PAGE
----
Michael Cohen makes waves in new interview, juices up hype that it’s a message to Trump

DCNFChuck Ross, DCNF

A newly released interview with Michael Cohen touched off widespread speculation that the former Trump attorney will flip on his former boss.

Although Cohen said he will put “family and country first” over Trump — a reversal from his past pledge to “take a bullet” for the president — Cohen remained consistent in the interview about his alleged dealings with Russians during the 2016 presidential campaign.

In an interview with ABC News’s George Stephanopoulos, Cohen reiterated his past denials that he took part in any collusion with the Russian government to influence the 2016 election. Cohen also again disputed the infamous Steele dossier, which was the first document to level collusion allegations against him.

The dossier, which was compiled by former British spy Christopher Steele on behalf of the Clinton campaign, alleged that Cohen traveled to Prague in August 2016 to meet with Kremlin operatives as part of the collusion scheme. Cohen has denied the dossier’s claims in the past, and he reiterated those denials in the interview with Stephanopoulos.

Cohen’s comments about alleged collusion are buried deep in ABC’s report of the interview:

Cohen also repeated his previous denials of any personal involvement with Russian attempts to interfere in our election, declaring that he never went to Prague, as alleged in the Steele dossier, and never colluded with the Russians in any way.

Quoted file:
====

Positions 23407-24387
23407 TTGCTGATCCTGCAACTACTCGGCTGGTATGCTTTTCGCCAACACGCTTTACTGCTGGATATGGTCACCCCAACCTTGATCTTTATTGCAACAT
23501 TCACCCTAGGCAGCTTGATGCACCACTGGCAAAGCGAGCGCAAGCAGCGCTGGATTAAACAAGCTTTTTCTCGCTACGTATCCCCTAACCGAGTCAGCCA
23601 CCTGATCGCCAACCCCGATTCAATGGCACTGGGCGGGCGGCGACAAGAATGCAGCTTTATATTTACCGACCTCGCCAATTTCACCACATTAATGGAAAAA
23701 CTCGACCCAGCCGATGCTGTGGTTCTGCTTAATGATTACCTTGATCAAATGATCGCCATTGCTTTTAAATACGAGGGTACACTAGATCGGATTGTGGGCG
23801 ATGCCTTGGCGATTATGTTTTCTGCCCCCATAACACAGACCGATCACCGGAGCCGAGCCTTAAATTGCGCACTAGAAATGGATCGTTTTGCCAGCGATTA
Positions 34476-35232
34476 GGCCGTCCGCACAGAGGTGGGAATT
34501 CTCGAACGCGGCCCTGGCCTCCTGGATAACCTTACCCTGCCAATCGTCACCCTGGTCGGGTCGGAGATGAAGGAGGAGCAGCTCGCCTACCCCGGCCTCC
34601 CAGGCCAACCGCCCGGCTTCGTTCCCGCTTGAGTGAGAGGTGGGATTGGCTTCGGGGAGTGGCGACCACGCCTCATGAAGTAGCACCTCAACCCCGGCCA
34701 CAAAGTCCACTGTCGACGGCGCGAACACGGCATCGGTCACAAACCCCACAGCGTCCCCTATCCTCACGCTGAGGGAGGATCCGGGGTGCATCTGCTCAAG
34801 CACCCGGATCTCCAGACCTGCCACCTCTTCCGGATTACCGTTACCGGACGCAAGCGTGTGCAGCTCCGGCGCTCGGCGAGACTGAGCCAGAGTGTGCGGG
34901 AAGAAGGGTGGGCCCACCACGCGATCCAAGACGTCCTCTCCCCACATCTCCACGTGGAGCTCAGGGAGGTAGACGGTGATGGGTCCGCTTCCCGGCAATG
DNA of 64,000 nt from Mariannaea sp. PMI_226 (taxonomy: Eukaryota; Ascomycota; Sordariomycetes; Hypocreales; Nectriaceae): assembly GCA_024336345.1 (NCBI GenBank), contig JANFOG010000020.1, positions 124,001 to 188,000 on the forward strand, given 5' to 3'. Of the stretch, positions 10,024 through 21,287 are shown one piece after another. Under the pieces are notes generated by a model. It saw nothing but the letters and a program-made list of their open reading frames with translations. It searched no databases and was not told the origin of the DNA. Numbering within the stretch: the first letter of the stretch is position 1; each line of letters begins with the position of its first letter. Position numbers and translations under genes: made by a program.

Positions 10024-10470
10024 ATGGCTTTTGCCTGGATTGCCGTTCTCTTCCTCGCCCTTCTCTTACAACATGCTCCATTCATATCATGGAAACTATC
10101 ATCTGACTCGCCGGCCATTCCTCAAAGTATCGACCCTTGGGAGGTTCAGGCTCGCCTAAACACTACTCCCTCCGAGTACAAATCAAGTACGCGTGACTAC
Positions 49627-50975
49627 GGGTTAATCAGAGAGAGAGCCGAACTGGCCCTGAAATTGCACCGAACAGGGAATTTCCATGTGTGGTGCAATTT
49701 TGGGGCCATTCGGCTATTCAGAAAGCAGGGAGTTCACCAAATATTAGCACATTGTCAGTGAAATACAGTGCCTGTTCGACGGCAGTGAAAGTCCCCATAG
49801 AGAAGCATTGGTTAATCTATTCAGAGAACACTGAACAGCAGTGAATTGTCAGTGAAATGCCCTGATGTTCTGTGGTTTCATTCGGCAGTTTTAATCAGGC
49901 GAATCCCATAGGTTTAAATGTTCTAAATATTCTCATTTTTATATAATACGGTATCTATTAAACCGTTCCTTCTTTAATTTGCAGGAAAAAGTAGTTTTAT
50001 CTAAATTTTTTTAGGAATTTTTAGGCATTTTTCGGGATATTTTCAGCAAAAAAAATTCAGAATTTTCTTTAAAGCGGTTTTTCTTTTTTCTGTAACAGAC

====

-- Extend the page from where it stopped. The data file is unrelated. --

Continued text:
Cohen also told Stephanopoulos that he believes Special Counsel Robert Mueller will not find any evidence that he had improper contacts with Russians regarding the election.

Cohen is under investigation by the U.S. Attorney’s Office in the Southern District of New York over his business dealings and possible election-related fraud. Cohen arranged a $130,000 payment in October 2016 to Stormy Daniels, a porn star who claimed to have had an affair with Trump in 2006.

Cohen’s Manhattan office, apartment and hotel room were all raided by the FBI on April 9. Agents reportedly seized records related to his various business dealings, as well as his payment to Daniels. Cohen told Stephanopoulos that he will consult with a newly hired attorney about whether to begin cooperating with federal prosecutors. His lawyer, Guy Petrillo, is the former head of the Southern District’s criminal division.

What remains unclear is whether the New York investigation overlaps with Mueller’s Russia probe.

Cohen most recently denied the dossier’s claims in a tweet on Thursday, saying the dossier “misreports 15 allegations about me.”

Although he denies collusion, Cohen said he supports Mueller’s investigation into Russian interference in the election.

“As an American, I repudiate Russia’s or any other foreign government’s attempt to interfere or meddle in our democratic process, and I would call on all Americans to do the same,” he told Stephanopoulos.

He also broke with Trump, who published a tweet in late June citing Russian President Vladimir Putin’s denials about Russian government meddling.

“Simply accepting the denial of Mr. Putin is unsustainable,” said Cohen, adding that “I respect our nation’s intelligence agencies’ … unanimous conclusions.”

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